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NSA hiring reforms serve as model for government
Wednesday - 6/6/2012, 2:46am EDT
Federal News Radio
Kathy Hutson is proud of her agency's hiring process. The National Security Agency's director of human resources says the agency has really taken OPM's hiring reforms to heart.
"I would say, the hiring practices and protocols at NSA demonstrate today all the reforms that OPM is talking about and recommending for the rest of the federal government," said Hutson in an interview for Federal News Radio's Agency of the Month show.
The agency recently completed a year-long, Lean Six Sigma study of its hiring and recruitment practices. One of the biggest takeaways — more communication with job applicants.
"We need to really be high tough when it comes to applicants," Hutson said. "And because our process takes a little bit longer than it would in the private sector, we want to make sure that people are informed every step of the way. So they can hang tight with us, so we can get them in and really show them a great career."
Kathy Hutson, NSA (Full bio)
NSA is also using specific hiring authorities afforded to it to help cut down on the time it takes to hire a new employee.
"Those special authorities allow us to execute hiring and recruitment very similar to how it would be done on the private-sector side," said Hutson. "I think they allow us to get out there and get to a variety of places, including colleges, universities, private sector conferences and organizations, where it could be more difficult for other members of the federal government to get to."
Recruitment with a twist
In 2011, NSA was one of several government agencies that took a trip to the annual DEF CON hackers conference in Las Vegas looking for some new talent. It's just one of several ways, Hutson said, the agency is taking advantage of unique opportunities to find the next wave of cybersecurity professionals.
NSA is also on Facebook and Twitter, and has developed an iPhone app where all of its job openings are listed. In addition, it's created an iPhone game called CryptoChallenge where players are asked to decipher encrypted quotes, factoids, and historical events.
"We are using what we call the 'cool tools,'" said Hutson. "We have to leverage technology in order to get our message out because that's really where the applicants of the future are residing."
But Hutson also acknowledged as budgets have tightened, the agency has had to get even more strategic with how and where it recruits.
"We are really fortunate that our senior leadership understands the importance of hiring and recruiting, marketing NSA, and building that next generation. So, like everybody else, we are operating in a constrained environment. We have to be very conscious of all the decisions we're making with regard to recruitment — travel, expenses around hiring — to ensure we're being as efficient as possible."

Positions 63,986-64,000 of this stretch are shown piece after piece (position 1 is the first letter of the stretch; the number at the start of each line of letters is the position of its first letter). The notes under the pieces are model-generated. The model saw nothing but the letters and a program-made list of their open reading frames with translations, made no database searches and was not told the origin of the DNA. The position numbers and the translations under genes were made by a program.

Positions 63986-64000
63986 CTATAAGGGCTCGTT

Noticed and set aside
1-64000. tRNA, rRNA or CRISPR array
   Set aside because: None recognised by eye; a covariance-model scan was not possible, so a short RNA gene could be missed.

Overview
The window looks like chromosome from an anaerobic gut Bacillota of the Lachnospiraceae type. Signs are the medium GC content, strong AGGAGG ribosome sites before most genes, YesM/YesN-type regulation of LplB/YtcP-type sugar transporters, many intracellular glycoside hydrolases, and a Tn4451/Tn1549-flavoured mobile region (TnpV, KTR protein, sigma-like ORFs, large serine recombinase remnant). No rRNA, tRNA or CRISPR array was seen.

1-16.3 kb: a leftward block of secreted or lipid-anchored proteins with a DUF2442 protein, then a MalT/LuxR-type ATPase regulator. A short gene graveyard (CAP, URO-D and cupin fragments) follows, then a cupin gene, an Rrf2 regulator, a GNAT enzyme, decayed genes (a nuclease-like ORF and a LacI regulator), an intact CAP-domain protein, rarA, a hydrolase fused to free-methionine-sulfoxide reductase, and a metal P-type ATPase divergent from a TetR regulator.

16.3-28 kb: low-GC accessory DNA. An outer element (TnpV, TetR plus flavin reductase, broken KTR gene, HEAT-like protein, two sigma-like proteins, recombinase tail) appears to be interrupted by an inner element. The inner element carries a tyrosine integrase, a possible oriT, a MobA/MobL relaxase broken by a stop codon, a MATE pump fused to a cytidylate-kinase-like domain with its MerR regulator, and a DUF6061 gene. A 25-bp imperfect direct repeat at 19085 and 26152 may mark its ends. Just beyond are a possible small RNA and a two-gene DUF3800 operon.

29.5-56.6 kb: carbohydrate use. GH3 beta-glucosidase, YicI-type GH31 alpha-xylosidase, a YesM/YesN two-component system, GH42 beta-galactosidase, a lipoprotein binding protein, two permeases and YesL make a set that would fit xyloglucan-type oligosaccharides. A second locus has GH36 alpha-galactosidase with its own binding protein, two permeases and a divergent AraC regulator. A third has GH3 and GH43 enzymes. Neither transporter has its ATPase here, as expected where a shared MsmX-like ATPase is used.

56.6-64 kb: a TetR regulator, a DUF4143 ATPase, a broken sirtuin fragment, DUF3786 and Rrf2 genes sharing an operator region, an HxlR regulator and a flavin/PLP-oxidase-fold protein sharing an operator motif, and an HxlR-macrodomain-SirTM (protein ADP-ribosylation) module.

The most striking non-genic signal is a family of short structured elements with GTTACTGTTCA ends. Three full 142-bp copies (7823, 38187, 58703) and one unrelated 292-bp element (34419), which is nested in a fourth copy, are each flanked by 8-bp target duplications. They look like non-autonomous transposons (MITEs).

Hutson said the agency is also focused on recruiting at universities that make the most sense for NSA.
"We have a pretty rigorous process of vetting colleges and universities across the country and determining which campuses we're going to go to and dedicate a lot of time to build a deep relationship."
Last month, the agency announced the creation of a new National Centers of Academic Excellence, focused on cyber operations. Through the program, some students will be hired as temporary NSA employees and will attend seminars at NSA.
"The primary goal is to expose students to the scientific and intellectual foundation of cyber operations, giving them a glimpse of how such knowledge could be applied in innovative cyber careers with the government," NSA said in a press release announcing the program.
NSA has teamed with four schools initially, including Dakota State University, the Naval Postgraduate School, Northeastern University and the University of Tulsa in Oklahoma.
The agency doesn't just partner with universities for the technical expertise its students can provide. Hutson said the agency also looks at what kind of diverse workforce those schools can offer.
"Our diversity strategy is quite broad...We think of diversity across a very big spectrum. It is diversity of people — and by that I mean — race, culture, gender. It's also diversity of thought. It's diversity of your technical skills. And the underlying element, I think, we need across all of that is, we're really focused on critical thinkers. So, we're trying to come at diversity from a really big picture perspective."
Also in this interview, Hutson discusses the potential of a retirement tsunami and developing leaders within the agency. Listen below.
Listen to the full interview with Kathy Hutson.
Other interviews this month:
- Debora Plunkett, director, Information Assurance Directorate, NSA - (June 13)
- John DeLong, compliance director, NSA - (June 20)
- John (Chris) Inglis, deputy director and chief operating officer, NSA - (June 27)